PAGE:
So how is it that the average Chinese engineer is so motivated? Because this is the first generation in China with true economic and social mobility. The first generation where an individual can go from a have not, to a have. In a country with little religious practice, people find fulfilment and meaning in their pursuit of personal excellence. It is this ambition combined with family expectations that drives the hard-work ethos. The story of BYD, and its founder Wang Chuanfu, embodies this pursuit of excellence. Born into a poor farming family, Wang attended Central South University before earning his master’s degree in Beijing. When he was just 29 years old, he founded BYD, which went on to become the world’s leading small battery company. As Charlie Munger describes, he’s the “son of a peasant who did it all himself”.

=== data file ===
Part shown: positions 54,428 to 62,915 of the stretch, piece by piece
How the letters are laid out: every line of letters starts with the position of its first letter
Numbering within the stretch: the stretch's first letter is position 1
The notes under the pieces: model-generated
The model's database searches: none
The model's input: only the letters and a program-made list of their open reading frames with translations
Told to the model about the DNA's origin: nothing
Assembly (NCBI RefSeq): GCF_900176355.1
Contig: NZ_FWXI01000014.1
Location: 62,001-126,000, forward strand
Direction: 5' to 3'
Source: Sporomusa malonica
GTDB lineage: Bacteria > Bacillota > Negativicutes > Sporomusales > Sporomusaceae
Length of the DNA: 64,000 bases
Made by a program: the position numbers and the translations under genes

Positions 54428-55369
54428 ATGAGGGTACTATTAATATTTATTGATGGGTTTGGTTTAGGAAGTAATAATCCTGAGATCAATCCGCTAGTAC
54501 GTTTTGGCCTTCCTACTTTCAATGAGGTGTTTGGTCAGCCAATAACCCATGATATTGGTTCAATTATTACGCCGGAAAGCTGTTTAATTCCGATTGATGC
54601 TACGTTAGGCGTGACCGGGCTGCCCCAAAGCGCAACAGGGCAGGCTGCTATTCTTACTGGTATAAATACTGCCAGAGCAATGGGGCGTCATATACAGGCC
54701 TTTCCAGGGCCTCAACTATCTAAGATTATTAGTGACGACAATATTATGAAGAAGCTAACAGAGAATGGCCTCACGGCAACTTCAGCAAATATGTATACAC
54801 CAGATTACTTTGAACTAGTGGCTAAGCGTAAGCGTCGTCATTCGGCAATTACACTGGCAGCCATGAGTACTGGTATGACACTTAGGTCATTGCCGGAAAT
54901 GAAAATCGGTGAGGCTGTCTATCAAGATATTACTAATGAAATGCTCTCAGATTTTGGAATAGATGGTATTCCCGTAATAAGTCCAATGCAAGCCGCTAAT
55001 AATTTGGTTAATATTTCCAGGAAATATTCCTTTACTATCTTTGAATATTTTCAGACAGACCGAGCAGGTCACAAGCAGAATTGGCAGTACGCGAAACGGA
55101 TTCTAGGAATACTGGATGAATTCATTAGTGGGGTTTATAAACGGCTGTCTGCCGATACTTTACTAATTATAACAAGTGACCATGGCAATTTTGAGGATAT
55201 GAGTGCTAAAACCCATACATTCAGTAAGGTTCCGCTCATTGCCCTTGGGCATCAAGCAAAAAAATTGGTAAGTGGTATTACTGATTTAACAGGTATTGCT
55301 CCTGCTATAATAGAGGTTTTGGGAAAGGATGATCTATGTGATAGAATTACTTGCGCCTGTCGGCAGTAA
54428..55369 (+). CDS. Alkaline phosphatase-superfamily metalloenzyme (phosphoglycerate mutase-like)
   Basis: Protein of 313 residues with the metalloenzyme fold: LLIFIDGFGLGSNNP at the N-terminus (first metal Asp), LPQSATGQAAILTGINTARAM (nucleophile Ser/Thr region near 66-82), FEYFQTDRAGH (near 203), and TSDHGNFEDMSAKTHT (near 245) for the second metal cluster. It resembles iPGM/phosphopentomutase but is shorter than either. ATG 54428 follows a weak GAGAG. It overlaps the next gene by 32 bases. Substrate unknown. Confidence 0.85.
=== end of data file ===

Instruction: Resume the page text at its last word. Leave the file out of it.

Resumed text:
The Chinese market is a highly competitive one. Any new innovation in the market springs forth an army of competing businesses in its wake. In an attempt to attract and retain healthy user bases, Chinese entrepreneurs are inverting traditional business models. E-commerce giant, Xiaomi, presents such a case. Xiaomi is the seventh largest seller of smartphones globally – pretty impressive for a company that was started only seven years ago! Xiaomi produces only a handful of products, including smartphones, TVs and routers. Interestingly, these products are sold at cost of materials, with barely any mark-up. Xiaomi even built its own extensive retail network to reduce costs, passing on the margin to its customers. The core of the model is to create a platform for which it can sell over-the-top internet services. These apps (social messaging, mapping, mobile games etc.) entertain millions of users on the Xiaomi platform, waiting to be monetised. As a general rule of thumb, a 10 million daily active user app will achieve a $1 billion valuation. Xiaomi already has 40 apps with over 10 million daily active users!